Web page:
How to Research the Black Panther Party
The Black Panther Party (BPP), originally called the Black Panther Party for Self-Defense, was founded in 1966 by Huey Newton and Bobby Seale, student activists of Merritt College in Oakland, CA. Its ideology was heavily inspired by Malcolm X, Frantz
Fanon, and orthodox Marxism.
The group's 10 Point Platform and Program titled “What We Want, What We Believe” is a good resource on the group's goals; it is available at the Black Panther Party Research Project.
A sample of the community outreach, or survival programs, the group offered can be found at It's About Time: Black Panther Party and Legacy (see also: an ebook).
There are many books about the Black Panther Party, some of which are collections of their writings, artwork, speeches, etc. Many members have also written memoirs of their experience in the group. For ones available through Enoch Pratt Free Library,
search the catalog. Keep in mind, the Black Panther Party is also likely to be addressed in resources about the Civil Rights Movement, the Black Power Movement, and Black Nationalism. For a timeline that may be helpful in identifying highlights of the organization, see one from UC Berkeley Library which
links to primary source audio files.
The library subscribes to several databases that may be helpful in your research. You will have to login with your library card in order to access them remotely.
For the Black Panther Party's newspaper, oral histories of its members, and other primary sources:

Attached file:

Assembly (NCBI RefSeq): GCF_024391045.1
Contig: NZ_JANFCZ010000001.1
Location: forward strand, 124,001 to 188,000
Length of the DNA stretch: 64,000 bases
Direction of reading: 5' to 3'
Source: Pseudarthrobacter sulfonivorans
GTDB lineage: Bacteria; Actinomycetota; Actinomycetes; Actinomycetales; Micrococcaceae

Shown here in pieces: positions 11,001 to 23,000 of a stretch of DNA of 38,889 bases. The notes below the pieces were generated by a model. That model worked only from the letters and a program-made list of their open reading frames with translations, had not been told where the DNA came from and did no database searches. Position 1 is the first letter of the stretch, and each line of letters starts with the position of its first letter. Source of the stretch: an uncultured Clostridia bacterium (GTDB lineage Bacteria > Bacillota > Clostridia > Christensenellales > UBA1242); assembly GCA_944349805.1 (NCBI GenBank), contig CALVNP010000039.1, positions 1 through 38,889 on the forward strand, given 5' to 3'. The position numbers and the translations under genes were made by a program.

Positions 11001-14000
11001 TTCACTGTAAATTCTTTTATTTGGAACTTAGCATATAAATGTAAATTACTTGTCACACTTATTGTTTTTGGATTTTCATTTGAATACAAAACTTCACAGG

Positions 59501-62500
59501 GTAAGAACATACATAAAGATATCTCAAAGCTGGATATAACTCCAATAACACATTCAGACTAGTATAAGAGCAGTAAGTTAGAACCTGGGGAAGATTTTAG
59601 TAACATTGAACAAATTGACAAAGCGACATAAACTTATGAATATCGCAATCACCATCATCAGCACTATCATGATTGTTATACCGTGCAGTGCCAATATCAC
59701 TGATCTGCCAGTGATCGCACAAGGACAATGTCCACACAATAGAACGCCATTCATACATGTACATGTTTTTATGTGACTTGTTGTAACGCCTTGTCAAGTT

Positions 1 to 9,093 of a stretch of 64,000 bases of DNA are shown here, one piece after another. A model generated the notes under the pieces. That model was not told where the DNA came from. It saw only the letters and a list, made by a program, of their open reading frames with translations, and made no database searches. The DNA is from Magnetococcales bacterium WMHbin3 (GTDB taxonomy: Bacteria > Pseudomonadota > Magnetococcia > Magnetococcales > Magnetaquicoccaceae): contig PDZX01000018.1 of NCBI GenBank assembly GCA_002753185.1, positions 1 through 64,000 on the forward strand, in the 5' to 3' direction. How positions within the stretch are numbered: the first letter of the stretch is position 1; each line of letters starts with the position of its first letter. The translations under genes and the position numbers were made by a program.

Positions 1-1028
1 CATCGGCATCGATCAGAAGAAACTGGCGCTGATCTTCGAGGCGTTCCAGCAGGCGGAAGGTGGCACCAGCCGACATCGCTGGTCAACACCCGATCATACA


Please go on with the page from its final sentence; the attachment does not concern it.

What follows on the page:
Black Thought and Culture
For additional news articles:
For encyclopedia articles:
For articles from academic journals:
JSTOR (only accessible within the library)
- Black Panther Party Collection-San Francisco Bay Television Archive
"Local newsfilm and privately produced footage relating to the Black Panther Party's Oakland Chapter, from the 1960s & 70s."
- Black Panther: newspaper of the Black Panther Party, The
Twenty issues of the paper made available in .pdf format by www.libcom.org.
- FBI Records: The Vault
Release of investigative files that tracked the "militant activities, income, and expenses" of the Charlotte chapter. Also, files on Fred Hampton, Huey P Newton, Stokely Carmichael,
and ones associated with COINTELPRO, particularly Black Extremist.
- It's About Time: Black Panther Party Legacy & Alumni
Members share their perspective through narratives and historical documents (photos, articles, propaganda, etc.). Covers various facets from domestic
survival programs, initiatives in Africa,
student involvement and other allies,
political prisoners, etc.
- MSU Libraries: Digital Collections: Black Panthers
Various documents about and/or created by the Black Panther Party.
- Seattle Black Panther Party History and Memory Project
Essays, video oral histories, digitized news articles, photographs, documents created by the members, and a section on the 1970 congressional investigation.
Ask Us Now, an online reference service, is available to support you 24/7. However, to reach the African American Department directly, contact us by phone (410) 361-9288, email, or mail:
African American Department
Enoch Pratt Free Library
State Library Resource Center
400 Cathedral Street
Baltimore, MD 21201